'My Life Directed by Nicolas Winding Refn': Film Review

My Life Directed by Nicolas Winding Refn Still - H 2015
Courtesy of RADiUS

My Life Directed by Nicolas Winding Refn Still - H 2015

For faithful Refn fans

Filmmaker Liz Corfixen delivers a highly personal, behind-the-scenes account of her director husband's efforts making "Only God Forgives"

It's safe to say that Only God Forgives, Danish director Nicolas Winding Refn's follow-up to his international success Drive, is no Apocalypse Now. Similarly, My Life Directed by Nicolas Winding Refn, his wife Liz Corfixen's behind-the-scenes documentary about the making of that ill-fated film, is no Heart of Darkness: A Filmmaker's Apocalypse, another spousal-made depiction of its subject's artistic travails. Nonetheless, this intriguing if hardly revelatory account offers some provocative moments, even if the personal access doesn't really add very much. With its brief running time, the documentary seems more appropriate as a DVD extra than a stand-alone theatrical release.

It's made clear from the depiction of the film's six month shoot in Bangkok that its insecure director was suffering from the pressure created by the success of his previous feature. "It won't be as commercial as Drive, he admits early on. Later, he complains about being known as "the guy who made Drive," to which Corfixen reasonably responds, "For many years you were the guy who made Pusher."

Not wanting to be separated for the duration of the lengthy shoot, Corfixen and their two young children accompanied him to Bangkok, where they ensconced themselves in a high-rise apartment. But despite the presence of his family, Refn, who at one point instructs his wife how to make a particular shot, is depicted as a severely moody and depressed character often seen moping in bed.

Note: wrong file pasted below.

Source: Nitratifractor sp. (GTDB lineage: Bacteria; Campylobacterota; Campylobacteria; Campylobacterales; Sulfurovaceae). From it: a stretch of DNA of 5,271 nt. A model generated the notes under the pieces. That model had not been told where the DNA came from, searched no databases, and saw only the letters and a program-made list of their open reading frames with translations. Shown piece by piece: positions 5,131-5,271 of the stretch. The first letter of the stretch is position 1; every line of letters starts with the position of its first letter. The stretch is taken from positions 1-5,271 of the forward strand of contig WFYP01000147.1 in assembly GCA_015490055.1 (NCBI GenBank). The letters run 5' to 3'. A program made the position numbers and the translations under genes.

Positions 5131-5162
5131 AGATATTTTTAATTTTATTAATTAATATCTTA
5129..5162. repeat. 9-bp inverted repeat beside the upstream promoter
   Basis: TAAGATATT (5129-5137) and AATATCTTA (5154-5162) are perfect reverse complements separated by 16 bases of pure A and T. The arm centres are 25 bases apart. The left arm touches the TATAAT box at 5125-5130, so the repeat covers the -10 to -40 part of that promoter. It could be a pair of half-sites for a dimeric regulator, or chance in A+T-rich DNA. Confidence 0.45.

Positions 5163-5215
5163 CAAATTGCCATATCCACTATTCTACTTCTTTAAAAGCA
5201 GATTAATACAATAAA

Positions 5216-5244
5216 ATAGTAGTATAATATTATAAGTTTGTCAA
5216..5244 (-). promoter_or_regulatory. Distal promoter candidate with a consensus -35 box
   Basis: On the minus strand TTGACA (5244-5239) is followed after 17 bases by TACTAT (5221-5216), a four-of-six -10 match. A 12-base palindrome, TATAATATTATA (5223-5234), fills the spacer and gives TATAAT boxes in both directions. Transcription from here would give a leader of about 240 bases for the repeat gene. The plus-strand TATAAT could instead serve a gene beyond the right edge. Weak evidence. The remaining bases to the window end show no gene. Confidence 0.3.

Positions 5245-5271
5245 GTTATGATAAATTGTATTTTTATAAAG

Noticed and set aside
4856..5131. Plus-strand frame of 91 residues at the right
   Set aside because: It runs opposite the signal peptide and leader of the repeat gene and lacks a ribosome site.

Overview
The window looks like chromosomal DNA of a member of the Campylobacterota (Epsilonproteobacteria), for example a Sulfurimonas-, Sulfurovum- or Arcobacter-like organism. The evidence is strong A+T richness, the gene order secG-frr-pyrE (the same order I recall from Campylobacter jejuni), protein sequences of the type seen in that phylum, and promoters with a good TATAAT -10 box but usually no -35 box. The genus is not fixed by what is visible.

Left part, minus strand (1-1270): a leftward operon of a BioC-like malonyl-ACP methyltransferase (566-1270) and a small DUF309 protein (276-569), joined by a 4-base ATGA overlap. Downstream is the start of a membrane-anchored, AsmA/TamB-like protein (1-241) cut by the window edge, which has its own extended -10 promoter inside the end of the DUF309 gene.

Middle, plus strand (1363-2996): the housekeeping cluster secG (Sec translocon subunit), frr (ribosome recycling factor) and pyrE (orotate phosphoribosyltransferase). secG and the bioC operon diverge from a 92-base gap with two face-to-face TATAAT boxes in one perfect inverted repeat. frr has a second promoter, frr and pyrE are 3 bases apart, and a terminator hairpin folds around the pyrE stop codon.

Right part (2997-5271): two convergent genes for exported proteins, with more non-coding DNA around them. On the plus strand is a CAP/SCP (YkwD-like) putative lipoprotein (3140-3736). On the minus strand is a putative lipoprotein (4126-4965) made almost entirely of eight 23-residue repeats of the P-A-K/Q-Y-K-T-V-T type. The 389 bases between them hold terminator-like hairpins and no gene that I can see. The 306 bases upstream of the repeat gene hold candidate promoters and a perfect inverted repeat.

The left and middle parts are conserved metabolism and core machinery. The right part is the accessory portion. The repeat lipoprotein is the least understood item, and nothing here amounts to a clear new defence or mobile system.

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"I've spent three years making this film and I don't really know what it's about," he whines, foreshadowing a sentiment that would be expressed in many of the film's scathing reviews.

The proceedings are filled with oddly eccentric moments, including Refn's friend and mentor, the Spanish cult film director Alejandro Jodorowsky, providing tarot card readings to him and his wife. Refn also persuades his star Ryan Gosling to accompany him to host a screening of Drive for which they'll be paid the princely sum of $40,000 in cash.

"Will we be able to use it for the film?" the actor asks, to which Refn responds that it will be absolutely necessary.

Gosling provides his trademark charisma here, with his already formidable sex appeal only heightened by his propensity for wearing bicep-revealing tank tops and the frequent scenes of him happily playing with the couple's children. When Refn delivers a tortured explanation about a scene, explaining that violence is like sex because "it's all about the build-up," the bemused actor stares directly at the camera, playfully asking, "Did you get that?"

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There are brief scenes depicting Refn at work on the set, choreographing the film's elaborately staged, floridly violent sequences. "That was great blood!" he exclaims to a technician after completing one particularly gory scene.

Corfixen takes pains to showcase her husband's angst, while at the same time emphasizing her own strenuous efforts to hold the family together under the difficult circumstances. It lends an undeniably emotional resonance to the proceedings, with the result that the film seems as much personal therapy as an examination of the artistic process.

There's also footage of the film's premiere at Cannes and its aftermath, with Refn forlornly reading a particularly scathing review, asking his wife "Why do they have to be so mean?"

As usual she responds with common sense. "In a way you asked for it," she says. "It's not a crowd-pleaser."

Director/screenwriter/director of photography: Liv Corfixen
Producer: Lene Borglum
Editor: Catherine Ambus
Composer: Cliff Martinez

Rated PG-13, 58 min.